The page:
It was another gorgeous day in Long Beach with crowds filing in early for a full day of racing action.
Practice came bright and early for the Firestone Indy Lights drivers. Unfortunately, I missed that practice while getting into the Long Beach area and getting parked. I arrived at the course with about five minutes left in the session. Esteban Guerrieri had the fastest lap this morning.
Saturday’s IZOD IndyCar Series practice saw Ryan Briscoe continue to lead the way, followed by Will Power, Scott Dixon, Dario Franchitti and Ryan Hunter-Reay rounding out the top 5. Surprises this morning included Sebastian Saavedra’s sixth-fastest time, and Justin Wilson and Graham Rahal both struggling throughout the session. Both teams were working hard to find the right setups for their cars and just weren’t making the progress they’d hoped for. Another notable practice result was James Hinchcliffe in 10th after switching to the team’s backup car due to a fire in Hinch’s primary machine. Hinch is turning heads — every time he gets a chance in an IndyCar, he’s fast.
After practice, Bryan Herta Autosport held a press conference to announce the sponsor package for their Indy 500 run with Dan Wheldon. BHA will partner with Curb/Agajanian/Big Machine Records to enter the car, which carries William Rast sponsorship. There were plenty of quips about Wheldon’s well-known love of fashion: Dan said a shopping spree at William Rast Century City forced him to buy two extra suitcases and that he’d now have to take over his wife’s closet. When asked about additional races for Dan this season, Herta answered that there were plans afoot, but they wouldn’t be discussing those at this time.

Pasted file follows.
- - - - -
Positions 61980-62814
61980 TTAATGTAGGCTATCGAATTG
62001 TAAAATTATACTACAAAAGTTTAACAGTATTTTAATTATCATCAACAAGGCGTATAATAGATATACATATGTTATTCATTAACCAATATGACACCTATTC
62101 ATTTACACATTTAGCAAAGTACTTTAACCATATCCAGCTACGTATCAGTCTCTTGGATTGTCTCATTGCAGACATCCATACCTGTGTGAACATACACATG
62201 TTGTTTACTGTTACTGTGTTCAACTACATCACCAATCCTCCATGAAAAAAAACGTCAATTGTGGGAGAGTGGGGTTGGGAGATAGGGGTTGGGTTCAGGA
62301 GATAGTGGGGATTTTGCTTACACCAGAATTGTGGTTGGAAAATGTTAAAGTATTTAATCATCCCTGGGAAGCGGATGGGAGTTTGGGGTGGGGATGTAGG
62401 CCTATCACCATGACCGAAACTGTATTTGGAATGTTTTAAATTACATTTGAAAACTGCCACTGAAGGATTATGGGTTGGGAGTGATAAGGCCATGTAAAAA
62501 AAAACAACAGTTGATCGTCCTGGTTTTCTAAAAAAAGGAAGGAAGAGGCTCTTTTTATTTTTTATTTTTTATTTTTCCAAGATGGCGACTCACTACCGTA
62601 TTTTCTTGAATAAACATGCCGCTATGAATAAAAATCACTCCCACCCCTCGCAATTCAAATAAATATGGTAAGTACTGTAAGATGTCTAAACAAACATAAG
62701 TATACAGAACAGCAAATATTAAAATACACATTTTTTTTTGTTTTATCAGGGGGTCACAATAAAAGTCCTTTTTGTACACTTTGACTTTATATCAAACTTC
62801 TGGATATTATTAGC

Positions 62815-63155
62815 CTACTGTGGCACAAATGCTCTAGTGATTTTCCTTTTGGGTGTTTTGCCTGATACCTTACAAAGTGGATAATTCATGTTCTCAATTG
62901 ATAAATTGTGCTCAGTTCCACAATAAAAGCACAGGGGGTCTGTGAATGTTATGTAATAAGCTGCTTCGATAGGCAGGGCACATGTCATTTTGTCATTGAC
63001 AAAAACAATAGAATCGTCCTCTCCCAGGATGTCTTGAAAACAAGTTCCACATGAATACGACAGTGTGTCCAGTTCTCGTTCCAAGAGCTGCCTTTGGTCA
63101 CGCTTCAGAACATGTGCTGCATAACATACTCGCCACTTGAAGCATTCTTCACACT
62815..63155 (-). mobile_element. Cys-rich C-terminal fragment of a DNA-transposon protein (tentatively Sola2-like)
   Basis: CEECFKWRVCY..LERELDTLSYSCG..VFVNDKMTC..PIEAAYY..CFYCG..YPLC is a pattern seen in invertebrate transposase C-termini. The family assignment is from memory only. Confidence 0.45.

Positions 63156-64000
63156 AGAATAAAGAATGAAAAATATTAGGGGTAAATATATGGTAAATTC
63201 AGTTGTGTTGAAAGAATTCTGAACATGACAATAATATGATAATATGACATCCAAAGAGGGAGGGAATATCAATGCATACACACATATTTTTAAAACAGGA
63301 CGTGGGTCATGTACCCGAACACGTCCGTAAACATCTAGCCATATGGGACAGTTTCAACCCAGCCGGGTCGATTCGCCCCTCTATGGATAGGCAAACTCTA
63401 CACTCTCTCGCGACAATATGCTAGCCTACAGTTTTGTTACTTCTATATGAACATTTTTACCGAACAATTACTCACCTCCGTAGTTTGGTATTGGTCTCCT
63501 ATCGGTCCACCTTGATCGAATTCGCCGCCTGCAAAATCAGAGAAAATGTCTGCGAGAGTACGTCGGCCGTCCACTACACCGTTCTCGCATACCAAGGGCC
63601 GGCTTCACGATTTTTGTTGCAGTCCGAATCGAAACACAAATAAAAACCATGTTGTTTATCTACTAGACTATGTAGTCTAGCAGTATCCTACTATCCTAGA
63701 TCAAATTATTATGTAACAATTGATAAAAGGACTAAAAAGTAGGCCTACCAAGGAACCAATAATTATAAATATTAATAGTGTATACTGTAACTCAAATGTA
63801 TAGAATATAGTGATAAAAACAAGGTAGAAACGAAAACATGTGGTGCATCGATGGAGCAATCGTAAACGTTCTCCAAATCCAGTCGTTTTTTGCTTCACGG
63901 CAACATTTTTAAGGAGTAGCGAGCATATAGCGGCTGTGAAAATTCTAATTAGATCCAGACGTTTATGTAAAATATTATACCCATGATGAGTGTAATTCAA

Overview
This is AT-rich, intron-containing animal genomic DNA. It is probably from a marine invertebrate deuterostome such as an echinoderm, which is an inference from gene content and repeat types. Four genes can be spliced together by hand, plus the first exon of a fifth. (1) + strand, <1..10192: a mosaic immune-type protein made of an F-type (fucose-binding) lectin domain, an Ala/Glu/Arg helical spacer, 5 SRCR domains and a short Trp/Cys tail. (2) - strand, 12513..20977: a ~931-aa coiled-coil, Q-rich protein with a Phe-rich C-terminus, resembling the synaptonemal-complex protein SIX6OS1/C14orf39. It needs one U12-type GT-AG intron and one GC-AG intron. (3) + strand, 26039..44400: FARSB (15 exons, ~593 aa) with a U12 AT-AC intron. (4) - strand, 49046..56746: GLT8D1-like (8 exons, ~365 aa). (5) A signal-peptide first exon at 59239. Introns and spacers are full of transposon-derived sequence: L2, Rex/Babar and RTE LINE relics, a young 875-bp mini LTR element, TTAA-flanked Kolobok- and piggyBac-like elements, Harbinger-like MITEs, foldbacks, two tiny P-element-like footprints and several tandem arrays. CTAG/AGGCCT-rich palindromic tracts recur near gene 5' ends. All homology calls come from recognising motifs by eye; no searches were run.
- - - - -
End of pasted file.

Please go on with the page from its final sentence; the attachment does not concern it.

Early in the afternoon, Esteban Guerrieri continued his speed by capturing the pole for the Firestone Indy Lights race. The rest of the top five were Peter Dempsey, Josef Newgarden, Conor Daly, and Anders Krohn.
IndyCar qualifying proved difficult to follow from the pits — I could hardly move, could not get online to see timing and scoring or tweets, and couldn’t get near a monitor to see what was happening. I also couldn’t see the timing and scoring at the Firestone stand due to the crowds. It was quite warm, and one of the electronic devices that keeps me connected to things overheated. I ended up stationed near Oriol Servia’s pit, so I was aware he had made successive rounds due to the cheers going up in his stall. It’s ironic that you can be so close to the action and yet know so little about what’s happening when without several small electronic devices.
When I could see what was going on, I noted that Oriol’s teammate was doing well early on but did not make the final round. I was astounded to see Dario Franchitti walk past us during the Fast 6 — and noticed that his teammate’s pit was quiet as well. Wow. And the guy who dominated the weekend, Ryan Briscoe, didn’t make the Fast 6 either. His season hasn’t been too kind to him so far.
It was not at all surprising to see Will Power on the pole again. Things just seem to be rolling his way. He’ll need to add a new room to his house for all the pole award trophies he’s hauled in these last couple of seasons. We’ll have to watch his chief rival, Dario Franchitti, try to cut through three rows to catch him tomorrow.
I talked to someone who’s been coming to the Grand Prix for years, and he said the crowd was terribly small this year compared to the past. While things seemed very crowded to me yesterday, it has been a little easier to navigate today, and the grandstands across from the pits were sparsely populated during qualifying. That’s pretty disappointing given that this is the strongest IndyCar field we’ve had in quite some time — it would be great to have a large audience to appreciate the action. The double-file restarts should prove extremely challenging tomorrow, and I hope cooler temperatures will entice the locals to come out and see it.
Please continue to follow the weekend’s action here at MoreFrontWing.com and through my Twitter account @SpeedFreakBash.